A state-controlled volunteer militia last week entered the Nagorno-Karabakh parliament, reportedly to shore up support for President Arayik Harutyunyan.
On Sunday, news emerged that men in military fatigues had entered the region’s parliament on 16 August. Opposition MPs said that the militia members had one question: ‘who’s demanding Harutyunyan’s resignation?’
Both opposition parties that hold seats in parliament have denied that they were seeking the president’s resignation.
Marcel Petrosyan from the United Motherland faction told RFE/RL on Monday that there was ‘no demand for resignation’. He added that rumours of such demands were being deliberately circulated with ‘far-reaching goals’.
Russian-Armenian billionaire Ruben Vardanyan — who served as State Minister for four months in late 2022 and early 2023 — demanded that Harutyunyan step down on Sunday.
In a live broadcast on Facebook, Vardanyan claimed that Harutyunyan had promised to do so ‘at the beginning of the week’, and that it was not the first time he had made such a promise.
‘Some of the eight people present at that meeting did not believe your word. Another part said: “maybe he is telling the truth this time” ’, he said.
He also accused Harutyunyan of ‘destroying’ state institutions, criticising him for allowing the government militia to enter parliament.
The militia was established by parliament in October 2020 during the Second Nagorno-Karabakh War. Composed of civilian volunteers, it falls under the control of the Defence Ministry and is tasked with defending Nagorno-Karabakh alongside the Defence Army. Little has been seen of the militia since the war.
The militia’s head, Karen Matevosyan, took to Facebook on Monday to express support for Harutyunyan in a live broadcast.
He said the militia was founded to save the Armenian population of Nagorno-Karabakh from ‘elimination’, and that the militia did not directly intervene in the region’s domestic politics.
Harutyunyan met with representatives of the militia on 17 August, a day after they entered parliament. Details about the contents of the meeting were not disclosed.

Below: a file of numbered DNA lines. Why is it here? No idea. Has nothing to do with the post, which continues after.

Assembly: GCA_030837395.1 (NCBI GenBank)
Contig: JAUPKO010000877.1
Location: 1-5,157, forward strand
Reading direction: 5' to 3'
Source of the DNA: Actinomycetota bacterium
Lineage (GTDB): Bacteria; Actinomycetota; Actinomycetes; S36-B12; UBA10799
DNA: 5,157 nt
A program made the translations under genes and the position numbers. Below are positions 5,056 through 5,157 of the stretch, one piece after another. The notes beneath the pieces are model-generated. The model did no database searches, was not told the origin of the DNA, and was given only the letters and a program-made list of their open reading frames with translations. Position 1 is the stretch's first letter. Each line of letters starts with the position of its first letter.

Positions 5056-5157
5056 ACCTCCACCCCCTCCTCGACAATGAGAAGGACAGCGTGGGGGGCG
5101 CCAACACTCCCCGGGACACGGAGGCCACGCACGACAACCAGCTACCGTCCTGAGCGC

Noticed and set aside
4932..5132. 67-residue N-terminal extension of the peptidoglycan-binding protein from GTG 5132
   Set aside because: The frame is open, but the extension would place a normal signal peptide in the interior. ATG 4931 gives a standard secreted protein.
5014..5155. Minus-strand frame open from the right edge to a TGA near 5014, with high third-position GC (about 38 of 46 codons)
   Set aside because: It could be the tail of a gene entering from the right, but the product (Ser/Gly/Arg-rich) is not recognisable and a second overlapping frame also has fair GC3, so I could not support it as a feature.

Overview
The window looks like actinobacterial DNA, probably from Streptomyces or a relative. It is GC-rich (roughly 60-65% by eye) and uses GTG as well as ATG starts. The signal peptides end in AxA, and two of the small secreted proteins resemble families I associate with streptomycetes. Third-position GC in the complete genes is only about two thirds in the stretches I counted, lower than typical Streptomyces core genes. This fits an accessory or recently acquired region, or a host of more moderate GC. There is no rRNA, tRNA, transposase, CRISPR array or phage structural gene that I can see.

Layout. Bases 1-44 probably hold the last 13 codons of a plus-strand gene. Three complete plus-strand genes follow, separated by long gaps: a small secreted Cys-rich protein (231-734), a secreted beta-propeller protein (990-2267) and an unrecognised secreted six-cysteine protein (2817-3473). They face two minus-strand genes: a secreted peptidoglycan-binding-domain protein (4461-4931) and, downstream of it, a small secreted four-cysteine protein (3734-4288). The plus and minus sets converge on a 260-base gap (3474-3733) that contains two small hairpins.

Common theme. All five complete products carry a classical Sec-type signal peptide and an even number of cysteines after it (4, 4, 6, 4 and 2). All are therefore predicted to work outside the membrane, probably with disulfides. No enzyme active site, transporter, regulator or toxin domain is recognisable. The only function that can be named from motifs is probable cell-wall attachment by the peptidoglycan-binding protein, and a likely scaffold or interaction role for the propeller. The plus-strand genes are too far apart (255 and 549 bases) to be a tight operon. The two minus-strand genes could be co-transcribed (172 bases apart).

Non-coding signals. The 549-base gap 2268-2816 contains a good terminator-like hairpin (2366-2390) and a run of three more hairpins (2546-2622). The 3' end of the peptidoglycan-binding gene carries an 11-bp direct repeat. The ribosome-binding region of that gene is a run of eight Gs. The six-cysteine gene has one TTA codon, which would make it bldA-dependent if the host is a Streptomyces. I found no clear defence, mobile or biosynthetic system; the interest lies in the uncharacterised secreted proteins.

The head of Nagorno-Karabakh’s Parliament, Davit Ishkhanyan, issued a statement on Tuesday calling for unity and ‘restraint’.
Ishkhanyan also warned that some other public calls for unity were ‘aimed at destroying the foundations of our statehood’, calling them ‘unacceptable’.
Harutyunyan hangs on
The president’s office and the ruling Free Homeland party denied on Sunday that Harutyunyan was planning to resign.
However, the president has spoken about the possibility of stepping down several times since the end of the Second Nagorno-Karabakh War in 2020.
Following the 9 November agreement between Russia, Azerbaijan, and Armenia that brought an end to the war, Harutyunyan promised to resign at the first possibility — once the situation normalised.
Harutyunyan has faced previous challenges to his authority in the post-war period.
In the spring of 2021, large protests broke out over his close relations with the Armenian authorities, after Armenian Prime Minister Nikol Pashinyan suggested he may recognise Nagorno-Karabakh as being part of Azerbaijan. Harutyunyan has since distanced himself from Pashinyan’s government.
Opposition parties within Nagorno-Karabakh have largely refrained from calling for snap elections, claiming this could be seen as an opening by Azerbaijan to conduct a military intervention.
Due to his profile and wealth, Ruben Vardanyan’s appointment as State Minister under Harutyunyan in late 2022 led to speculation he could challenge or succeed the president. The State Minister is the most senior post in the government under the president, and the position’s mandate was expanded with Vardanyan’s appointment, giving him control over most state institutions.
Critics warned he lacked a connection to the region or a deep understanding of its domestic affairs.
His appointment also led to questions in Armenia over his possible links to Russia and the Russian government, having made his fortune in Russia following the dissolution of the Soviet Union. Azerbaijani officials repeatedly railed against his appointment, claiming he was working directly for Russia.
Harutyunyan and Vardanyan had several public disagreements during Vardanyan’s tenure, and just four months after appointing him, Harutyunyan fired Vardanyan.
For ease of reading, we choose not to use qualifiers such as ‘de facto’, ‘unrecognised’, or ‘partially recognised’ when discussing institutions or political positions within Abkhazia, Nagorno-Karabakh, and South Ossetia. This does not imply a position on their status.